AMA joins the battle with a campaign for the uninsured

AMA Leader Commentary. By Edward L. Langston, MD

A message to all physicians from Edward L. Langston, MD, chair of the AMA Board of Trustees.

The American Medical Association recently announced a three-year national communications program to underscore the plight of those among us without health insurance. Pointing out that “One in seven is 45 million too many,” the new campaign provides a voice for the uninsured, building awareness at a critical time in our nation’s history, the months leading up to the 2008 general elections.

The AMA campaign will focus the attention of the nation’s voters and candidates on one issue that affects all Americans; one issue that is the top domestic concern of voters; one issue that the AMA is going to try to make sure is the top domestic concern of the candidates.

Americans know that there are millions of uninsured. Physicians know firsthand that the uninsured live sicker and die younger. This campaign is not about telling people what they already know. This campaign is about making sure candidates take action. This campaign is about the AMA using its political might and patient trust to do what we do best — care for patients. For details, visit the campaign’s Web site (

This is not simply an “issue” — it is a national tragedy. An economic tragedy. An emotional tragedy. A tragedy the uninsured confront alone virtually every day, until their treatable conditions become chronic — then acute. That’s not how health care should be provided.

The political season has begun. The seemingly endless rhetoric on the air and in the press, even in motion pictures, fills the bandwidth with random ideas and largely unsupported claims about solutions to the problem of 45 million uninsured Americans.

Because the AMA is the voice for evidence-based medicine, it is appropriate that the AMA have an evidence-based plan for unsnarling the issue of the uninsured. After more than a decade of research and analysis, the AMA’s reform proposals make sense of an otherwise confusing set of circumstances.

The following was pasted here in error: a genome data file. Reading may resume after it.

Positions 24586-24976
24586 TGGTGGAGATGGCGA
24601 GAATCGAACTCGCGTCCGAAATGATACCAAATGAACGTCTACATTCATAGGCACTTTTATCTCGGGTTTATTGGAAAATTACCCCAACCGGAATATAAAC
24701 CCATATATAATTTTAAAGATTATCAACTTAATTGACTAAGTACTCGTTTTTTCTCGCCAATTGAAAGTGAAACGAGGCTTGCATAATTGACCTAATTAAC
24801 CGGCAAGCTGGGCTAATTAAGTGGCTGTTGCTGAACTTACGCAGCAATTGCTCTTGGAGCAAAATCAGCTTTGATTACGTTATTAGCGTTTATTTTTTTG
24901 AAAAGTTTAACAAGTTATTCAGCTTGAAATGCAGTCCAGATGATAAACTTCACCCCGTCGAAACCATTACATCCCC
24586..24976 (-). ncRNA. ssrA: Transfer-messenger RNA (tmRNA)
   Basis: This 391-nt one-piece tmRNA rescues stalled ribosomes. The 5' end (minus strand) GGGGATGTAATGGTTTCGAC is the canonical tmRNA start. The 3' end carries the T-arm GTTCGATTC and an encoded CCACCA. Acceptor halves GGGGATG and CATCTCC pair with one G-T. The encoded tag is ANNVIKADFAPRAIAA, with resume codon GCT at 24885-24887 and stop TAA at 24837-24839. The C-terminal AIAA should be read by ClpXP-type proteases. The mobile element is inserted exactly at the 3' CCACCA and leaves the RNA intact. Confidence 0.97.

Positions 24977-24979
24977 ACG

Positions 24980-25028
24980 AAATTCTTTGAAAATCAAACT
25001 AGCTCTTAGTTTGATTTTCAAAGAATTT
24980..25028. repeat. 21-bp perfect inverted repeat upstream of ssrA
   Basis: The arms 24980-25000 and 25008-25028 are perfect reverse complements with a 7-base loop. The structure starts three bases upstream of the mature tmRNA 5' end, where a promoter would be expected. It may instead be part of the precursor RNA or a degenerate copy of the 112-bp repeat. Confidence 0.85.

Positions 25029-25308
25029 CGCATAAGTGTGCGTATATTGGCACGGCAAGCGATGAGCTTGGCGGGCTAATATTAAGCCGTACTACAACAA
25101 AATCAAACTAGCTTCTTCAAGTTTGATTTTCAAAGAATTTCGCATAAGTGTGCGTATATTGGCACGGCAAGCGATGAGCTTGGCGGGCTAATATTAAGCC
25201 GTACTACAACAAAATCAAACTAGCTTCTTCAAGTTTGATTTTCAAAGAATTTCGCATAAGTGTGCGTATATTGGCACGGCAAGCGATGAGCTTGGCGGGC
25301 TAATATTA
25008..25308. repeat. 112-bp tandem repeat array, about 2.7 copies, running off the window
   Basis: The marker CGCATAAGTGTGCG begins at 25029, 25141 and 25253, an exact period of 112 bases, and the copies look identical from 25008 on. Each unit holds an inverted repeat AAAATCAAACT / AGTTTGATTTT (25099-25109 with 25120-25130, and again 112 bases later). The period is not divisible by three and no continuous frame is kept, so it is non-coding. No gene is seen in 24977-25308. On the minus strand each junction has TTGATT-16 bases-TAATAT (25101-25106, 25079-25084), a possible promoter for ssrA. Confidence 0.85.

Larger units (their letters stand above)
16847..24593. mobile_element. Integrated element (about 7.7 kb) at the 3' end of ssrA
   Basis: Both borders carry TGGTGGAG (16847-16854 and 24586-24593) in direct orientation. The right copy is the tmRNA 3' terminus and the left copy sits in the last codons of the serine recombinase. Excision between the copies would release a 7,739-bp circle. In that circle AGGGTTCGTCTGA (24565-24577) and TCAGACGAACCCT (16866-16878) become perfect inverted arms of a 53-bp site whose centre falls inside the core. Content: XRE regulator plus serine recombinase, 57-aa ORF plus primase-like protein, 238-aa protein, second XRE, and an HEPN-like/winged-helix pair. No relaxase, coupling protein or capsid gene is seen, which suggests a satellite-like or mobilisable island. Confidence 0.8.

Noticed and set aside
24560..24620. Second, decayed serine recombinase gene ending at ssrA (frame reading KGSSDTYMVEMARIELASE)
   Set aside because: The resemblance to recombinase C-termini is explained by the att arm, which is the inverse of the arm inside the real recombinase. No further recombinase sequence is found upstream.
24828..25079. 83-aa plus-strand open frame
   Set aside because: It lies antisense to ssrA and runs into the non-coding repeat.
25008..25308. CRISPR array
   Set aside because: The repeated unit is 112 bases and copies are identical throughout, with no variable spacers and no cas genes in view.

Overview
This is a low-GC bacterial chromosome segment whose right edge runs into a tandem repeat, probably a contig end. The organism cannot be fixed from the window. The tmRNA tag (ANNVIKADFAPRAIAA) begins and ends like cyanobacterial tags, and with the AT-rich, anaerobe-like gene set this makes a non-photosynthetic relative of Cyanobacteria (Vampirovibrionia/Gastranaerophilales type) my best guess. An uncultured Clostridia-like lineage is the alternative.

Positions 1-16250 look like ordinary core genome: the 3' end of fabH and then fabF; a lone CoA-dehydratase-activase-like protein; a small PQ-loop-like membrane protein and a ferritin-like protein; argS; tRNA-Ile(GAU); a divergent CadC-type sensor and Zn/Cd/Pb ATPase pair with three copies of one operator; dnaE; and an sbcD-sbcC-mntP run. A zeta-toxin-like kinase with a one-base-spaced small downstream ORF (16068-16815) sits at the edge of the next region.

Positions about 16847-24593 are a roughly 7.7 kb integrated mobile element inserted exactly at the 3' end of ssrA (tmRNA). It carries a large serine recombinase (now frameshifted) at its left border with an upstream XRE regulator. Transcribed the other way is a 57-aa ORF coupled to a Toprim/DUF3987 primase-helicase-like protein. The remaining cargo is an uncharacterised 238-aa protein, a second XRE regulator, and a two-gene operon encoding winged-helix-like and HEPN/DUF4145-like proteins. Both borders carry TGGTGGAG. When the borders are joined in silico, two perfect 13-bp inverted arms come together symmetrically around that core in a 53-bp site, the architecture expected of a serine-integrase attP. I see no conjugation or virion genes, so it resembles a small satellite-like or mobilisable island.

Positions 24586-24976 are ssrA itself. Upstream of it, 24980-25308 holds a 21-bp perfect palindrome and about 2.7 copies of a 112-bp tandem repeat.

Now, the AMA is a nonpartisan organization that aggressively advocates in Washington every day for America’s patients and physicians. In the next 14 months, we’ll be on the campaign trail, not with any one candidate but with all of them, with patients and community leaders such as you.

We believe the AMA is in a unique position to ensure that the candidates listen and address the issue. Every day in millions upon millions of ways, America’s doctors touch the lives of all Americans. Those with health insurance and those without.

America’s physicians not only know their health histories, their symptoms and the procedures we’ve prescribed for their care. We know them as individual men, women and children.

For the doctors of America, caring goes well beyond an office visit, a prescription pad and a periodic checkup. Our ethics and our concern for our fellow Americans go well beyond bedside manner.

As a result, we can and should take the lead in informing every American and every potential political leader, educating them about our concern and our plan to ease the burden. Briefly, it involves three C’s:

Cash. Each person can purchase his or her own health insurance coverage, and it would be portable, with assistance for those who need it inversely related to income.

Choice. Patients could choose their own doctors, their own hospitals and the coverage they want and can afford.

Change. The AMA is working to change the environment and eliminate insurance company interference and regulatory/legislative meddling that impacts our ability to provide care. The AMA is working to make sure that the environment in which physicians practice optimizes the care our patients need and deserve.

We will share our plan with the candidates. We will ask voters to demand that the candidates present their plans.

That way, when voters go into the booths in November 2008, they will not wonder, “Where does my candidate stand on the issues?” They can go into the voting booth knowing that they are voting for a candidate who has a well-thought-out plan to help America’s uninsured.

And, from now through November 2008, the AMA will stand right beside you and your patients in doing all we can to speak out on behalf of the uninsured and of a rational solution to a problem America can no longer afford to ignore.

Dr. Langston is a family physician in private practice in Lafayette, Ind. Learn more about Dr. Langston at the AMA’s bio page or contact him by e-mail.
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